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One Issue Is About to Be Highlighted Ahead of Election Day...And It's Not Good for Fetterman

AP Photo/Matt Rourke

The national media and some Democrats are rushing to defend John Fetterman, the Democratic Pennsylvania lieutenant governor running for the U.S. Senate, who performed miserably against Republican candidate Dr. Mehmet Oz in Tuesday night’s debate. It will be the only event of its kind before Election Day, and most voters walked away curious about whether Fetterman, who suffered a severe stroke last spring, could execute the duties of the office. The former Braddock mayor struggled to string coherent sentences together while Oz performed well, demonstrating a firm grasp of the issues and laying out his agenda for the people of the Keystone State. 


 Fetterman’s camp went so far as to blame the closed captioning system, one of his campaign’s stipulations for the debate, for the messy deliveries. No one is buying that, but Oz’s camp offered a do-over debate should Mr. Fetterman agree. As Democratic operatives are reportedly in full panic mode, he won't, adding that this debate might have killed Democratic chances for picking up this seat being vacated by outgoing Republican Sen. Pat Toomey.

One issue that has helped Oz mount a comeback in his race is hitting on Fetterman’s horrible record on public safety. He doesn’t shy away from the view that life imprisonment should be abolished for murderers while also advocating to release of one-third of PA’s prison population. With crime spiking, this issue has become a top concern for voters this cycle. It could get another healthy dose of media coverage as the state legislature mulls an impeachment vote against Philadelphia District Attorney Larry Krasner for dereliction of duty regarding gun violence. He’s too soft on those committing these firearm-related felonies, which isn’t good news for Fetterman since he endorsed the man for re-election (via NYT):

Republicans in the Pennsylvania House of Representatives filed articles of impeachment on Wednesday against Larry Krasner, the unabashedly progressive district attorney of Philadelphia, charging that he had been “derelict in his obligations” to prosecute crimes in a city struggling with a spike in gun violence.

In a news conference, State Representative Martina White, a Republican who represents part of northeast Philadelphia and is the prime sponsor of the impeachment resolution, accused Mr. Krasner of being “responsible for the rise in crime across our city,” saying that he had “tipped the scales of justice in favor of criminals.”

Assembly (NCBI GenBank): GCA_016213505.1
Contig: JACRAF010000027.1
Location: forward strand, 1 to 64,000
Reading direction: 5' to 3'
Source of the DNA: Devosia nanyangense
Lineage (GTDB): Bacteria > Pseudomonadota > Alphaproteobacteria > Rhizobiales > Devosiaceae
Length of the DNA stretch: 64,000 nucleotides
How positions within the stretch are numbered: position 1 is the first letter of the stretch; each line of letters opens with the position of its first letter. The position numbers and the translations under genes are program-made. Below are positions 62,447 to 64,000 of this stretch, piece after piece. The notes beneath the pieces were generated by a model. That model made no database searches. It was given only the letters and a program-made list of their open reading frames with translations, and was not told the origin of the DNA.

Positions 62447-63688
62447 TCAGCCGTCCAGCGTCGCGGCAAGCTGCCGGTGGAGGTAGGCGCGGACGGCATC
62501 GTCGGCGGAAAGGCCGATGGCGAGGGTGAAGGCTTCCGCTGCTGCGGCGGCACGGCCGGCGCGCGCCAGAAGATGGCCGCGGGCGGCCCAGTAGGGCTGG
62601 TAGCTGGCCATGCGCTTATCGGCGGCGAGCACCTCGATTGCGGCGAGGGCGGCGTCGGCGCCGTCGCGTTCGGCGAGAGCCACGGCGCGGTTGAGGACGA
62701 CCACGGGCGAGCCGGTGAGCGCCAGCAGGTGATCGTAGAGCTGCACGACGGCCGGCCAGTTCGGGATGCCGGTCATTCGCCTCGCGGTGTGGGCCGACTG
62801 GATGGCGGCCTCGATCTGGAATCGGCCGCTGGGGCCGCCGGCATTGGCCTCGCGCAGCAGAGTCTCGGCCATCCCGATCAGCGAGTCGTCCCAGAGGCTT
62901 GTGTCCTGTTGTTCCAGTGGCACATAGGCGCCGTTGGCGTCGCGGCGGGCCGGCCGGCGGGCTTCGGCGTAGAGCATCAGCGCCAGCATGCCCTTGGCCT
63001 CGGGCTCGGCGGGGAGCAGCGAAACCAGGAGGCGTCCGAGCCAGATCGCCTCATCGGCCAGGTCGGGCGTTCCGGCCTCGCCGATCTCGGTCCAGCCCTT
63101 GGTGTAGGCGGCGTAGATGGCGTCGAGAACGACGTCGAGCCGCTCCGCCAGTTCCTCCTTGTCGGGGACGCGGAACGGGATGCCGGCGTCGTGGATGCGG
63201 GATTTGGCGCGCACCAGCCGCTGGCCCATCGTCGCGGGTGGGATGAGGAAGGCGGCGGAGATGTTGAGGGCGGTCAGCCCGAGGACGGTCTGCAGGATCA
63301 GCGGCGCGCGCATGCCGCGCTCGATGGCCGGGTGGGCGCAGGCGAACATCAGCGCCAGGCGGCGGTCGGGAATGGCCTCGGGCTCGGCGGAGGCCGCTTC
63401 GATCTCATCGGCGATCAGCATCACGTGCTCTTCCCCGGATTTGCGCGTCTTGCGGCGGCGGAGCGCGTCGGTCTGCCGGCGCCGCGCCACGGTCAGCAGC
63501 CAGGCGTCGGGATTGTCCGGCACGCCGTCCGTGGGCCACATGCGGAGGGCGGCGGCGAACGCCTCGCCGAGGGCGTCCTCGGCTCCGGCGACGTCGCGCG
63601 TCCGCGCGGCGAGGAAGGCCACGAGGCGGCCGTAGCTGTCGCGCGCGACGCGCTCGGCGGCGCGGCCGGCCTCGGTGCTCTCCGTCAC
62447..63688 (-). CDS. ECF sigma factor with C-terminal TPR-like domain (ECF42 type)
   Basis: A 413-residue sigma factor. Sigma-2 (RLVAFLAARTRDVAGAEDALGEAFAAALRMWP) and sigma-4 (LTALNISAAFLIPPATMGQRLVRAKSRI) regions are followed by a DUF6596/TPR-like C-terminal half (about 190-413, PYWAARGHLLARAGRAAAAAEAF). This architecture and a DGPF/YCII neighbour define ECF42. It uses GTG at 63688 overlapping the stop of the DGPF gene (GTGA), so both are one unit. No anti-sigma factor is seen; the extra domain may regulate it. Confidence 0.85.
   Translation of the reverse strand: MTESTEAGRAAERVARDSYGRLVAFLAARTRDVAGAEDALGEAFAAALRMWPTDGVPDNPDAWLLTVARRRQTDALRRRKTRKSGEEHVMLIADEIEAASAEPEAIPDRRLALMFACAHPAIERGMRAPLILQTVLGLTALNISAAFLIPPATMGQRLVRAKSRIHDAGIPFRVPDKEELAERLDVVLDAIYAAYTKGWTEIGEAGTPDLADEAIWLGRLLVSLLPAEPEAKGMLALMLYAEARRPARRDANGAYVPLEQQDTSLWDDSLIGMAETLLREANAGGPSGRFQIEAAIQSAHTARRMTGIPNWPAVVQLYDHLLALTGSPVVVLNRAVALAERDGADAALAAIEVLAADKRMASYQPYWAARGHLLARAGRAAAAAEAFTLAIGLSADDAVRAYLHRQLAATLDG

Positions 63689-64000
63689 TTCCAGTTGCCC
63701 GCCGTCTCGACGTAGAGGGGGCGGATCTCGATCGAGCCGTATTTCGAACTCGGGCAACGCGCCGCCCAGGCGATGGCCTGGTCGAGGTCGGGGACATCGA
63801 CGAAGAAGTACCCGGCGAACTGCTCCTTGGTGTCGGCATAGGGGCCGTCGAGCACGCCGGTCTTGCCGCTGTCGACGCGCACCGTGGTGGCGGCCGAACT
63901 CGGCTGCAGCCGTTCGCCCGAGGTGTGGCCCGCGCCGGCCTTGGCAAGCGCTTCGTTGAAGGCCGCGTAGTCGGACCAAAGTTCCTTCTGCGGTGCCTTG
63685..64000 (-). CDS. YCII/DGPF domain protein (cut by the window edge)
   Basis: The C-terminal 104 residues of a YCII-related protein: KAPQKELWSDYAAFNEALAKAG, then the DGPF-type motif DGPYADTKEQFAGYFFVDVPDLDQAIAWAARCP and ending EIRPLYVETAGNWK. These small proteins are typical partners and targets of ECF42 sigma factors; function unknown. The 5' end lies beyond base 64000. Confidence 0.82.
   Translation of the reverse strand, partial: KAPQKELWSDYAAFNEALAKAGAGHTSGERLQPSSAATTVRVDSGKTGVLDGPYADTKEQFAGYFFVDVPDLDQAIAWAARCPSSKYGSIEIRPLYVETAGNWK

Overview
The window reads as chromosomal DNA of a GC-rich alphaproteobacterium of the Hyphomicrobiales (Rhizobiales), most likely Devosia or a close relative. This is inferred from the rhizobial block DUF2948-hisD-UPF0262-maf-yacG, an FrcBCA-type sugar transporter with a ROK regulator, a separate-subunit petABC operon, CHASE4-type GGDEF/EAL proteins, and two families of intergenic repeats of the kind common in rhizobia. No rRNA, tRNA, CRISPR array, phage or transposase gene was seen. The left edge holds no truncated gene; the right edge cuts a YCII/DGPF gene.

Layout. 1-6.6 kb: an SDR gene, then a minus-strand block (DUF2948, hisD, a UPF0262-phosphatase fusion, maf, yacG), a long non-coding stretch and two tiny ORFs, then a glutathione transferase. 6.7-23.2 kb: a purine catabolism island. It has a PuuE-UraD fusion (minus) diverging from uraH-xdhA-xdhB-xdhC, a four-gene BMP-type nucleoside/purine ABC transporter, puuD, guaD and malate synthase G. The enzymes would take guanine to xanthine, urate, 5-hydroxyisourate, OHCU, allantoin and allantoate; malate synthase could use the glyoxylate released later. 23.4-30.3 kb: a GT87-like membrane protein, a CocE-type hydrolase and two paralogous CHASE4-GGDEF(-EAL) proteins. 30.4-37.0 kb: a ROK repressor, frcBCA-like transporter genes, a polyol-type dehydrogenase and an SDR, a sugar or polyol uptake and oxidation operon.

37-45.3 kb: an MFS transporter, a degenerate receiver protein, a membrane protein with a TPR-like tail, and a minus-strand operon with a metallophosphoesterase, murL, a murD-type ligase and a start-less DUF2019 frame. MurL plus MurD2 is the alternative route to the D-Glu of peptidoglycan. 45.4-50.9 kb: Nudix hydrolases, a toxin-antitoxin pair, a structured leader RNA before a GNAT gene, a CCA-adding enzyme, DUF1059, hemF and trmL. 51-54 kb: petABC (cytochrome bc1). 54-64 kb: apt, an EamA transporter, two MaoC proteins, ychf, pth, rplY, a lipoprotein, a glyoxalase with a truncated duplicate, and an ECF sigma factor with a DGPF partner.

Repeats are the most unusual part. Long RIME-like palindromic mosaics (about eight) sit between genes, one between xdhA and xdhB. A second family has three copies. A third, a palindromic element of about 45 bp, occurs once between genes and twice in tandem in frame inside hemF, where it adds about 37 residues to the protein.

The articles were filed two days after a legislative committee issued a report castigating Mr. Krasner’s nearly five-year tenure as district attorney, but not recommending impeachment. The committee, charged with investigating how laws are enforced in Philadelphia, has not completed its work. But at the news conference, State Representative Kerry Benninghoff, the House majority leader, said the duty of the legislature was “to not stick our head in the sand like a lot of other people and do nothing and hope this suddenly gets better.”

This first step in the impeachment process, coming on the last scheduled legislative day before the midterm elections, had been anticipated and condemned as “a political stunt” by Mr. Krasner last week. 


Mr. Krasner’s approach has led to some friction with other city leaders. Philadelphia’s police commissioner, Danielle Outlaw, said in a recent statement that the police were repeatedly arresting people with “extensive criminal histories,” and that “the question needs to be asked as to why they were yet again back out on the street.” The House included her statement in the articles of impeachment. 

The report that the House committee issued on Monday included data showing that the number of illegal gun possession cases ending in convictions had fallen significantly in Philadelphia, with a much higher proportion being withdrawn or dismissed there than in most other places in the state.


The first article of impeachment charges that Mr. Krasner’s approach to enforcing laws rose to the level of the “misbehavior in office,” which the state Constitution cites as a basis for impeachment. The second article charges him with having “obstructed the efforts” of the legislative committee, recounting the months of battles between the committee and Mr. Krasner’s office, including a lawsuit challenging the committee itself and a vote by the House finding Mr. Krasner in contempt for not complying with a subpoena.


Now, will it have an impact on Pennsylvania? Fetterman’s onstage meltdown against Oz sealed the deal, but it could give some more oxygen to the fan the flames of the law and order narrative Oz is selling. A narrative that has reportedly put the state’s suburbs in play. Either way, for Fetterman, the news of a local DA that you endorsed being on the verge of being impeached because he’s too weak to enforce the law this close to D-Day isn’t good. 

Also, Democrats shouldn’t obsess about early voting because it doesn’t matter. First, these instances make a good case for why early voting should be limited even more since I’m sure a healthy number of Pennsylvanians are probably second-guessing their vote for a guy who could barely put together a cogent thought. Second, the Democrats’ early voting advantage says next to nothing about how the state will lean in the end. North Carolina Democrats have a ten-point early voting advantage right now. It was 13 points in 2016—and Trump took the state. It’s just not news, and no discernable election data points can be gleaned from it.

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